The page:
“Moreover, Elbakyan has publicly stated that she is aware that Sci-Hub’s actions are unlawful and that this Court has enjoined her infringing activities, but that she intends to continue to defy the Court’s Order.”

The amount is also justified based on the scale of infringement, Elsevier stresses. The sites in question offer dozens of millions of copyrighted works which are downloaded hundreds of thousands of times per day.

A good chunk of these papers are copyrighted, many by Elsevier. In fact, when the original complaint was filed, Elsevier had trouble locating ScienceDirect-hosted articles that were not available through Libgen.

“Here, the scale of Defendants’ infringement is so staggering that a reasonable estimate of appropriate damages, even if based on a lower, license- fee-based metric, would be difficult, if not impossible, to calculate,” Elsevier’s legal team writes.

Since the court’s clerk has already entered a default against the defendants, it’s likely that Elsevier will win the case. As a result, Sci-Hub and Libgen will likely have to relocate again. Whether Elsevier will see any damages from the defendants has yet to be seen.

Sci-Hub founder Alexandra Elbakyan wasn’t really sure how to comment on the million dollar claims. She described Elsevier’s requests as “funny” and “ridiculous,” while confirming that the site is not going anywhere.

“The Sci-Hub will continue as usual. In case of problems with the domain names, users can rely on TOR scihub22266oqcxt.onion,” Elbakyan tells us.

In hindsight, Elsevier may regret its decision to take legal action.

Instead of taking Sci-Hub and Libgen down, the lawsuit and the associated media attention only helped them grow. Last year we reported that its users were downloading hundreds of thousands of papers per day from Sci-Hub, a number that has likely increased since.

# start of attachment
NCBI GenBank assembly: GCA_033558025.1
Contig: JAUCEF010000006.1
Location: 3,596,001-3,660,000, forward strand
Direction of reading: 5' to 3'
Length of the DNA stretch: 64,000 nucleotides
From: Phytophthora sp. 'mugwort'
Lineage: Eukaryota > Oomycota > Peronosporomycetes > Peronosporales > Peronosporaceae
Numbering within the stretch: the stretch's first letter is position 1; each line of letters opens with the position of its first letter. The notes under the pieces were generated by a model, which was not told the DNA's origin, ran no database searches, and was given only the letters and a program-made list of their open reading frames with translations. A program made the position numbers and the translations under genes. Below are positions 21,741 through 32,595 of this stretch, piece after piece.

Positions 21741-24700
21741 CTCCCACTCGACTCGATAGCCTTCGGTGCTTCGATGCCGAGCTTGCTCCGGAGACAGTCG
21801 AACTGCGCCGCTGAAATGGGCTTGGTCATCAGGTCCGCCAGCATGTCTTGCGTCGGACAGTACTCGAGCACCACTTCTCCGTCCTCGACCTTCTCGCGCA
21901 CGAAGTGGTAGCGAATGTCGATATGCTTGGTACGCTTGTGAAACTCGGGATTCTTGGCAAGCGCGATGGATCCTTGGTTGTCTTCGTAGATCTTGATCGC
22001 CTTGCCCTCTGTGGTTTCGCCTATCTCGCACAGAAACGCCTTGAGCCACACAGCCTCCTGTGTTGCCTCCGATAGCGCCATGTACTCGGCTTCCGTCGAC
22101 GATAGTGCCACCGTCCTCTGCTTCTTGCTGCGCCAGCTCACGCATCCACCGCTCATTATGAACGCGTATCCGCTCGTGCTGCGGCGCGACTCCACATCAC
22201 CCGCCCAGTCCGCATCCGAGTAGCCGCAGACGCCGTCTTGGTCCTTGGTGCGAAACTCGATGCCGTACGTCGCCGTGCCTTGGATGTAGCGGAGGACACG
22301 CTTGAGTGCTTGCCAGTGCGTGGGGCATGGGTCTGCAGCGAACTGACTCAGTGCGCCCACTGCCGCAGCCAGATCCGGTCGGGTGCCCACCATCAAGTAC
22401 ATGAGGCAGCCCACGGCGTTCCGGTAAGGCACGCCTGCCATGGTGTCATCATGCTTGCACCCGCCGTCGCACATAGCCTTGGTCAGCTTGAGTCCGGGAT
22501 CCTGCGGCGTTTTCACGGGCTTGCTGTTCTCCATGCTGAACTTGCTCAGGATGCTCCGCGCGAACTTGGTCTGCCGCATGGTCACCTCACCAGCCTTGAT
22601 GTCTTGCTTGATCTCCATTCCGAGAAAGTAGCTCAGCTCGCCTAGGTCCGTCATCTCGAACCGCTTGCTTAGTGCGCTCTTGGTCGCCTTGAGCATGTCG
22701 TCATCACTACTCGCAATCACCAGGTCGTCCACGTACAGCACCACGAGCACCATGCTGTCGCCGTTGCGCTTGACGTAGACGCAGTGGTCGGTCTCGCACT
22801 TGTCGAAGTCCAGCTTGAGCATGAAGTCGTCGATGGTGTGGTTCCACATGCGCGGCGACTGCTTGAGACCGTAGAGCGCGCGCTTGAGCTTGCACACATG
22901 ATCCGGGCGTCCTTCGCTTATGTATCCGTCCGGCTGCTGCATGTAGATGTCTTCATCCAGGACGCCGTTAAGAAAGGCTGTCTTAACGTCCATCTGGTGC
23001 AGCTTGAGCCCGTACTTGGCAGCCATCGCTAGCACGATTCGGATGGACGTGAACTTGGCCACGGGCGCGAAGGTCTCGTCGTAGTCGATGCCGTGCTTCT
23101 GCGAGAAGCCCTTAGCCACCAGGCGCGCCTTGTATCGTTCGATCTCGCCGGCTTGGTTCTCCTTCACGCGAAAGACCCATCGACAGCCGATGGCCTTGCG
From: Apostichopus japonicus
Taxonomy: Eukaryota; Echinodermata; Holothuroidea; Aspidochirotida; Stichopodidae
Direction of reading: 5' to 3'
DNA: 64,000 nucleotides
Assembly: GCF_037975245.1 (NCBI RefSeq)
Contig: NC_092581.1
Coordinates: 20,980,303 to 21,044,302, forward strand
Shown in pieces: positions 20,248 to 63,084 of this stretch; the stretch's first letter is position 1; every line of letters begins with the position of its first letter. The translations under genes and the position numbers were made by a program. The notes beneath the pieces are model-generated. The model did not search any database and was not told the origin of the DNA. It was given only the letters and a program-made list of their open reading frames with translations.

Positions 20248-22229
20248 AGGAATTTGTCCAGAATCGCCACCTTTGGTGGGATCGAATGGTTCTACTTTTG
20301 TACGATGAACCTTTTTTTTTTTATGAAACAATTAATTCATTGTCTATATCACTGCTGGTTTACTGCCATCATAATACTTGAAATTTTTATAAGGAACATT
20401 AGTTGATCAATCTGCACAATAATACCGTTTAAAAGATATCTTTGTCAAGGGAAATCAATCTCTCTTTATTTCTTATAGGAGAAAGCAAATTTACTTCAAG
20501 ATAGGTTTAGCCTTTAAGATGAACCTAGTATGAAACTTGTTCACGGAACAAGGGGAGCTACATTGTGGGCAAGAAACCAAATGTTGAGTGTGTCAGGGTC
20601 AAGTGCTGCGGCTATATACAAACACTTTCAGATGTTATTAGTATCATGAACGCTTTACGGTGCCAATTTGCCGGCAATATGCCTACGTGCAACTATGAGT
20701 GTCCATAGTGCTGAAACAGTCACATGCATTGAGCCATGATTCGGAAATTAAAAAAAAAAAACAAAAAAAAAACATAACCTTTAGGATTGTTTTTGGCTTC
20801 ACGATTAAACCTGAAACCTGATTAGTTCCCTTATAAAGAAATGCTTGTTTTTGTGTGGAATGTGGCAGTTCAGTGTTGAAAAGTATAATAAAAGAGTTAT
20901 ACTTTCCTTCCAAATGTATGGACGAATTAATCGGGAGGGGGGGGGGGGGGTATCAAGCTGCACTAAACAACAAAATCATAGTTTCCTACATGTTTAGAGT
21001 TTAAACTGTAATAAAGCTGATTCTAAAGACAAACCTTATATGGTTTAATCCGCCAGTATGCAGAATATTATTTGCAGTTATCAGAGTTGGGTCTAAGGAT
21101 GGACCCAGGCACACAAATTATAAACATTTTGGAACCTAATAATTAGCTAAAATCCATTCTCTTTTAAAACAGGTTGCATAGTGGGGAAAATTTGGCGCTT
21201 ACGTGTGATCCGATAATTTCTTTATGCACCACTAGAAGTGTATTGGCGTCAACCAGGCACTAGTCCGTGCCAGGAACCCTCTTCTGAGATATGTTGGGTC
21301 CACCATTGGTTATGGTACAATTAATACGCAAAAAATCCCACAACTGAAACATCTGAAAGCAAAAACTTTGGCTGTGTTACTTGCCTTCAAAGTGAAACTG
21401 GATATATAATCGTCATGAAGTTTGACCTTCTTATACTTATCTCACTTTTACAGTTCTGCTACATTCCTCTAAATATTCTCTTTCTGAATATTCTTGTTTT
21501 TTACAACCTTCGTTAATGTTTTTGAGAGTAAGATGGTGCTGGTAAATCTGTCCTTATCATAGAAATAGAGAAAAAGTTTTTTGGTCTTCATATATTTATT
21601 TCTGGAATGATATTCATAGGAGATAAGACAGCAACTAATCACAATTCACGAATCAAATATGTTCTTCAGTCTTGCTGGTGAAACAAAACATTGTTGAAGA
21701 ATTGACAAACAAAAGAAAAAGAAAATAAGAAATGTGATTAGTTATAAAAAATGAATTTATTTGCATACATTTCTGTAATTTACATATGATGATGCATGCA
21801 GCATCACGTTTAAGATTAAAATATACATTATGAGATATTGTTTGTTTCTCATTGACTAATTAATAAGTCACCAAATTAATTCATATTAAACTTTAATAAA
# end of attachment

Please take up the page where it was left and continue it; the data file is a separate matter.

Also, Elbakyan is now seen as a hero by several prominent academics, illustrated by the fact that the prestigious publication Nature listed her as one of the top ten people that mattered in science last year.

Source: TF, for the latest info on copyright, file-sharing, torrent sites and ANONYMOUS VPN services.

The US Senate Is Using Signal

Post Syndicated from Bruce Schneier original https://www.schneier.com/blog/archives/2017/05/the_us_senate_i.html

The US Senate just approved Signal for staff use. Signal is a secure messaging app with no backdoor, and no large corporate owner who can be pressured to install a backdoor.

Susan Landau comments.

Maybe I’m being optimistic, but I think we just won the Crypto War. A very important part of the US government is prioritizing security over surveillance.

Law Professor Shows How to Fight Copyright Trolls

Post Syndicated from Ernesto original https://torrentfreak.com/law-professor-shows-how-to-fight-copyright-trolls-170514/